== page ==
But on the contrary the country’s GDP growth plunged into negative 0.38 percent. Since the country had surplus electricity, the government was forced to pay Rs860 billion as capacity charges. Under the tough terms of the agreement the government has to purchase electricity from the power plants built under China-Pakistan Economic Corridor (CPEC). In summers 25,000MW power is used but the government is forced to pay for capacity charges of 11,000MW unused power.

Under these circumstances, according to a source, the government was left with only two option- to pay the deficit by increasing the tariff or take external loans.

The government hiked the power tariff by Rs1.95 per unit for implementing base tariff for 2019-20 which had increased from Rs13.35 to 15.30 per unit. Thus, with quarterly adjustments the overall average tariff was Rs16.50 per unit in the country.

Now, the capacity charges of the power sector will rise to Rs1,400 billion by 2023 leaving the government with only two options of either to sell the extra supply and recover the capacity payment or further hike tariff to burden the voiceless consumers.

The government increased the supply side but it could not reform the tariff regime. Many experts believe that the government should have granted 2,000 to 4,000 megawatt connections for increased consumption to recover the capacity charges through increased consumption. Secondly, the government could replace furnace oil-based plants with RLNG plants as it would bring desired efficiency by reducing the cost of electricity.

When contacted, Dr Khaqan Najeeb, who had served as Advisor to the Ministry of Finance said, the power tariff regime needs serious reforms. Pakistan is still continuing with a demand constraining tariff regime. As consumption increases, so does the tariff for every sector to curtail higher demand. He suggested that with addition of 13,000MW surplus availability in the past few years, we should have moved toward a marginal tariff regime. Dr Khaqan felt this would have incentivised a higher demand bringing the per unit fixed cost down. The total capacity payment for 2020 stands at Rs860 billion. In addition, following merit order in running the plants ensures the cheapest source energy is used in making electricity. Taking out RFO plants and using the 62 percent high efficiency-based RLNG plants to full capacity could help keep the tariffs reasonable.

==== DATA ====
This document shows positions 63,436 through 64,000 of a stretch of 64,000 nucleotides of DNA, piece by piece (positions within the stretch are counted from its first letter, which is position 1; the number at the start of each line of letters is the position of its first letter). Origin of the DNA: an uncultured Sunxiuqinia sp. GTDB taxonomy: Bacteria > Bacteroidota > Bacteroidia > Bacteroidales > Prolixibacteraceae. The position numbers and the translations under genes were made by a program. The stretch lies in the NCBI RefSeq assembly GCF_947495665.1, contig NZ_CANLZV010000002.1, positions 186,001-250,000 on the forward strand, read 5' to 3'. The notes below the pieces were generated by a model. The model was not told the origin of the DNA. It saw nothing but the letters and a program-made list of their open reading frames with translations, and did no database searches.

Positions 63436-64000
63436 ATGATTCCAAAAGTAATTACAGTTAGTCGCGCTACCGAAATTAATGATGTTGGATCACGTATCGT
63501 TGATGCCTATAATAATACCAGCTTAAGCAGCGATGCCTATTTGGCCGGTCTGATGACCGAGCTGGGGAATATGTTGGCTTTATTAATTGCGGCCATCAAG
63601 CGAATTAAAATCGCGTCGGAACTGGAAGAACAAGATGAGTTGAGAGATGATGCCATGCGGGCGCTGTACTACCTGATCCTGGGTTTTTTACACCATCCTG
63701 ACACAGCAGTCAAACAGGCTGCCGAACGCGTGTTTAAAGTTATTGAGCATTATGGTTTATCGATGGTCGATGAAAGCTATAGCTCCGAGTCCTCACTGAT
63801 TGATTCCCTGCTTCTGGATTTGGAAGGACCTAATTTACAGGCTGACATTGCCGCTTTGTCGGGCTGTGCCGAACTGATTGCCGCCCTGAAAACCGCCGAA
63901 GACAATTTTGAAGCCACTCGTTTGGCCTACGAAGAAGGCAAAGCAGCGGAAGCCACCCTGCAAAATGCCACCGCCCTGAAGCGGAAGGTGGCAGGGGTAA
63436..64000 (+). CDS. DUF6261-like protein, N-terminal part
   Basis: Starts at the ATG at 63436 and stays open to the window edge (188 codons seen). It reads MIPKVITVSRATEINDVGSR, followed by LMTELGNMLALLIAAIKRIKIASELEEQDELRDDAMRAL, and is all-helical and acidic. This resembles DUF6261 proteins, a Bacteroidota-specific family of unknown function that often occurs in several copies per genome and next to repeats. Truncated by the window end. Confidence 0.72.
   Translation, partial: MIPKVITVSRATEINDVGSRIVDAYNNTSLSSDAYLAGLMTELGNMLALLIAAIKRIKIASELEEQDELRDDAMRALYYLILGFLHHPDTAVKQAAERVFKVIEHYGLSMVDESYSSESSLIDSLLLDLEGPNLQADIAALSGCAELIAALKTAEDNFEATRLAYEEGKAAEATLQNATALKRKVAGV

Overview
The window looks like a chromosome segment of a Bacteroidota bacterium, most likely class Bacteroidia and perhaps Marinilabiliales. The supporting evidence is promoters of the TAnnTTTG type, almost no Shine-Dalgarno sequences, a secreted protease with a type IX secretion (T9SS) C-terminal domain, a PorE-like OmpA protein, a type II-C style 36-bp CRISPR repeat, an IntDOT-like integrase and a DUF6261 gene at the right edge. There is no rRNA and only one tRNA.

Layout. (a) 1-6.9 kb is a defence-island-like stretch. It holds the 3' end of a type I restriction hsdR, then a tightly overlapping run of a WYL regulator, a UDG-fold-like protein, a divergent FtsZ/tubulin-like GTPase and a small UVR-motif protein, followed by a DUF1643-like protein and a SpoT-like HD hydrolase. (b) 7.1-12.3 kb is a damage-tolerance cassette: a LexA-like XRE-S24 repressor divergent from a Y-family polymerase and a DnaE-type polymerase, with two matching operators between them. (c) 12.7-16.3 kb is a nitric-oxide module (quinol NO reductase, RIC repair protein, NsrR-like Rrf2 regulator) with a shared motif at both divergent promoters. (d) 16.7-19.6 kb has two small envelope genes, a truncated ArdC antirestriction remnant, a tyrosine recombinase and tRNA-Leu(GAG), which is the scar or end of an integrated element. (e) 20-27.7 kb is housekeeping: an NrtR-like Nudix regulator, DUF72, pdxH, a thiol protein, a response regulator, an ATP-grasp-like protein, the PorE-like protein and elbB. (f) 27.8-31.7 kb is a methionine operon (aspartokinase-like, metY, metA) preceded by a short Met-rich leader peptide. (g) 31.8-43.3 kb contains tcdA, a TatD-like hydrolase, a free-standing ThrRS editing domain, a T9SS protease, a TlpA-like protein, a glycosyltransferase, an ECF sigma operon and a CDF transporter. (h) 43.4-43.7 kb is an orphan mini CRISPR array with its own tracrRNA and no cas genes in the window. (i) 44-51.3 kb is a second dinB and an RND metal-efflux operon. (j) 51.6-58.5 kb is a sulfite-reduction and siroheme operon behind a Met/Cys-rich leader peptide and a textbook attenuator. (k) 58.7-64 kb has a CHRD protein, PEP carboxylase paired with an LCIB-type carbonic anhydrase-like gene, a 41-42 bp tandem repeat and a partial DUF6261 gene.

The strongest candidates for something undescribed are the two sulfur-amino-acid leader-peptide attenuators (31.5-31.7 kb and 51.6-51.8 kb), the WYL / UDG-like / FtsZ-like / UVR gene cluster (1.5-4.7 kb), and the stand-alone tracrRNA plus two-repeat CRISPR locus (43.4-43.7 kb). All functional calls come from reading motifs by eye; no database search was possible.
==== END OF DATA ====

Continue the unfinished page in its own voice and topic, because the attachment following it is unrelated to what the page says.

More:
He emphasised it as the most important to improve recovery and cut line losses, which were causing a loss of Rs185 billion yearly. In addition, the subsidised tariff for Azad Jammu and Kashmir, and Balochistan tube-wells have an impact of Rs100 billion. This highlights the need for moving to targeted subsidies, adequate budgeting of subsidies and their timely payment.

Dr Khaqan felt in the medium-term indigenisation of supply was the real solution for managing a reasonable tariff. The excess supply currently gives the country room to work on building hydel capacity, he added.

Islamabad would have to submit State of Pakistan (SBP) amendment bill before the Parliament for reviving the Fund programme.

All these measures could help revive the IMF program, but it is yet to see whether the IMF would approve second review and release of third tranche or approve second and third reviews simultaneously for releasing third and fourth tranche of $450 million each.

The writer is a staff member